by Matt Manry
We live in a time where people are feeling more alone and isolated than ever before. In 2010, the Mental Health Foundation discovered that 18 to 34-year-olds felt more lonely and depressed than people over 55-years old. So what might be the cause of this? What has led to this shift in culture? I think the answer is simple.
The explosion of the Internet, along with the social media revolution, has played a major part in isolating most millennials in the Western world. From Twitter to Instagram to Facebook, there seems to be more and more focus on social media status than there is with social status. The amount of “likes” that a status or picture receives seem to mean more to millennials than face-to-face interaction does.
With these thoughts in mind, we must ask ourselves a few tough questions. Does the Christian church need to rethink some of the ways in which it tries to reach millennials? Is there a need for the Christian church to reform some of the methods and techniques that are currently being used in discipleship? To put it bluntly, is there a massive overhaul that is needed within the church?
Well, I think the answer has to be both yes and no. Here are a few reasons why.
The Church and Its Online Presence
I have argued elsewhere that the Christian church should in fact adopt a transformative discipleship approach. Without getting into a lot of the details, this method simply encourages church leaders to be willing to evolve their view of discipleship in light of their current cultural context. With that in mind, I believe that the Christian church should strive to do their best to increase their online presence since we do live in an Internet-addicted culture. Simply put, church leaders should seek to engage millennials (and perhaps even other generations) online. What might this look like, you ask? Well, I would say that a multi-faceted approach would make the most sense. Some church leaders might only use their church’s website to post blog posts, while other church leaders might use Facebook as an avenue to schedule events outside of the church or to simply stay in contact with those in their college group.
There is no universal law that must be followed to connect with millennials. However, since a majority of millennials abide online, it makes sense to seek them out and engage them on their home turf. We must always remember that the apostle Paul communicated with the church at Rome, when face-to-face engagement was not an option (See Rom. 1). So let’s follow Paul’s ancient approach and apply it to online communication in the 21st century.
We Cannot Forsake Face-to-Face Discipleship
While the church should do their best to engage with millennials online, it would be a complete mistake to downplay the importance of face-to-face discipleship. Remember that the apostle Paul longed to see those at the church of Rome (Rom. 1:11). He desired to meet with them in person. Obviously, church leaders should apply this same mode of thought to their current ministries. Now it must be noted that face-to-face discipleship is going to take intentional effort. Ministry leaders must not be passive in this area, but must actively seek out millennials and engage them. This means that church leaders are going to need to (1) set aside time in their weekly schedule so that they always have specific time to meet, and (2) be flexible enough to meet with students/young adults at the drop of a hat. This might mean that a majority of church leaders need to reassess the current way that they are spending their time. And honestly, that should be acceptable.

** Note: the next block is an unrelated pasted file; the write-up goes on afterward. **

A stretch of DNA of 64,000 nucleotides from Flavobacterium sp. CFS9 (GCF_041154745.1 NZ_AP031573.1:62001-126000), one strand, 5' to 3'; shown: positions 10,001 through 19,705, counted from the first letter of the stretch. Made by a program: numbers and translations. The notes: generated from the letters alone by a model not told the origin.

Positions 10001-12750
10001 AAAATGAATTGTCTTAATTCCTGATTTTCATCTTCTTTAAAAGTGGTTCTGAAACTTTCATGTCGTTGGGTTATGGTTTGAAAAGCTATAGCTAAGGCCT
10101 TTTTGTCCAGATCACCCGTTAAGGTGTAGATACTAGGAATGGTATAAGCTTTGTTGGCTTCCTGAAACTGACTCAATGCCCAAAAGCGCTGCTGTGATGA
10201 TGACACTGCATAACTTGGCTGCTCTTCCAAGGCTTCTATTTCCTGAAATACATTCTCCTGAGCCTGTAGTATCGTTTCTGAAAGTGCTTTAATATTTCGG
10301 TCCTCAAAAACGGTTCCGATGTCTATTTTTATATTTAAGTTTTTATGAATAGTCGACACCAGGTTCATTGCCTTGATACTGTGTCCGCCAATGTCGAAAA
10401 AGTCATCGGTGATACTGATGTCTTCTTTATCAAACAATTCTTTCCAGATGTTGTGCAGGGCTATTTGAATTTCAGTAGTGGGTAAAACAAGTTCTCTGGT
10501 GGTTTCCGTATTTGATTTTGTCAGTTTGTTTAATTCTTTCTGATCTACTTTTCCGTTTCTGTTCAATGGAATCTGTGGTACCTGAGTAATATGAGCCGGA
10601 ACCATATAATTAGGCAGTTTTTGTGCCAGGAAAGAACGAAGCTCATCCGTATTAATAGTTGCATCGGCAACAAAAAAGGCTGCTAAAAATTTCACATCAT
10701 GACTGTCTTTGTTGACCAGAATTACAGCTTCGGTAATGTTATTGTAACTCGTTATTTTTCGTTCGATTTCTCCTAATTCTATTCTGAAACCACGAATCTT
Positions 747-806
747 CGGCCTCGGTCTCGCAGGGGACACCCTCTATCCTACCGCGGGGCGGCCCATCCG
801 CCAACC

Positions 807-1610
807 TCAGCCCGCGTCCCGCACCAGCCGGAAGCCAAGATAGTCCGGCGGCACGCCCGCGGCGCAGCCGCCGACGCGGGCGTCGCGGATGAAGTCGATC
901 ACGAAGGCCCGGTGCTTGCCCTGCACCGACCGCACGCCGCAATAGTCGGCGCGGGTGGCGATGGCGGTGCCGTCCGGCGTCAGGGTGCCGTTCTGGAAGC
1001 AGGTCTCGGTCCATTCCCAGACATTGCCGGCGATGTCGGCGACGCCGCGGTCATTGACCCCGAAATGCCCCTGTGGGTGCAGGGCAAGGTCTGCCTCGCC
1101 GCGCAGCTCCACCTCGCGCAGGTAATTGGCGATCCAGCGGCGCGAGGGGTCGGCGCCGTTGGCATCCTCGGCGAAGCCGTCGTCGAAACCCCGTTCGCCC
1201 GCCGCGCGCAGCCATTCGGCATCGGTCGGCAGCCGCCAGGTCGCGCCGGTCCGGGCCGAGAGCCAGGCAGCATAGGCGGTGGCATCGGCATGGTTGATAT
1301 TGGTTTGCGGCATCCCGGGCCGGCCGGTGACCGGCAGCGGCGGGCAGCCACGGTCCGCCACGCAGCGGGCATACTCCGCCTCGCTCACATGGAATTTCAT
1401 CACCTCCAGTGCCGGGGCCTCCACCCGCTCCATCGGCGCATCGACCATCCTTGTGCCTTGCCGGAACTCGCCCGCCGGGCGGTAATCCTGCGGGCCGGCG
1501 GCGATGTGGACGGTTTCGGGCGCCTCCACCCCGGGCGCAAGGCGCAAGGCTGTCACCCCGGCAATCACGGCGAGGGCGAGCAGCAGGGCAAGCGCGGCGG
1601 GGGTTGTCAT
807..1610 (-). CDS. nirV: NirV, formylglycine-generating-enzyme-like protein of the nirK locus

Christian ministry leaders must always be open to reforming their current discipleship methods to better engage the culture with the good news of Christ. Face-to-face discipleship is an absolute necessity, and the church must do all that it can to revitalize this discipleship-model even in our social media driven society.
Change Can Be Good
The discipleship playing field is ever-changing and the Christian church must be willing to evaluate what it is currently doing, and then contextualize the message of Christ to best fit today’s world. The message may not change, but the methods that we use to communicate the message should always be open to change. We cannot hold our discipleship methods and techniques so close-fisted that we forget that the apostle Paul challenged the church at Corinth to contextualize the gospel to fit the people and culture that they ministered to (1 Cor. 9:19-23).
Dr. Oliver Crisp once said, “Reformed theology is always being reformed in each new generation.” I think this phrase can be reshaped for discipleship: “Discipleship and the methods that the church use should always be reformed in each new generation.” This idea challenges the church’s current discipleship system, and encourages church leaders to be creative in the way that minister to others, and to not be afraid of reforming the current methods. The Christian church cannot be afraid of reformation. The idea of reformation should be applied to all of the ministries within the church, and status quo discipleship should never be accepted simply because it is the “tradition.”
The Christian church should continue to increase its online presence so that they can connect with a growing generation of social media users. However, the church must also not forsake the primary goal of meeting with individuals, and discipling them face-to-face. Discipleship is so multi-faceted and change can definitely be a good thing, as long as church leaders remain faithful to the Word of God and to the power of the gospel.
Matt Manry is an assistant pastor at Life Bible Church in Canton, Georgia. He is a student at Reformed Theological Seminary and Knox Theological Seminary. He also works on the editorial team for Credo Magazine and Gospel-Centered Discipleship.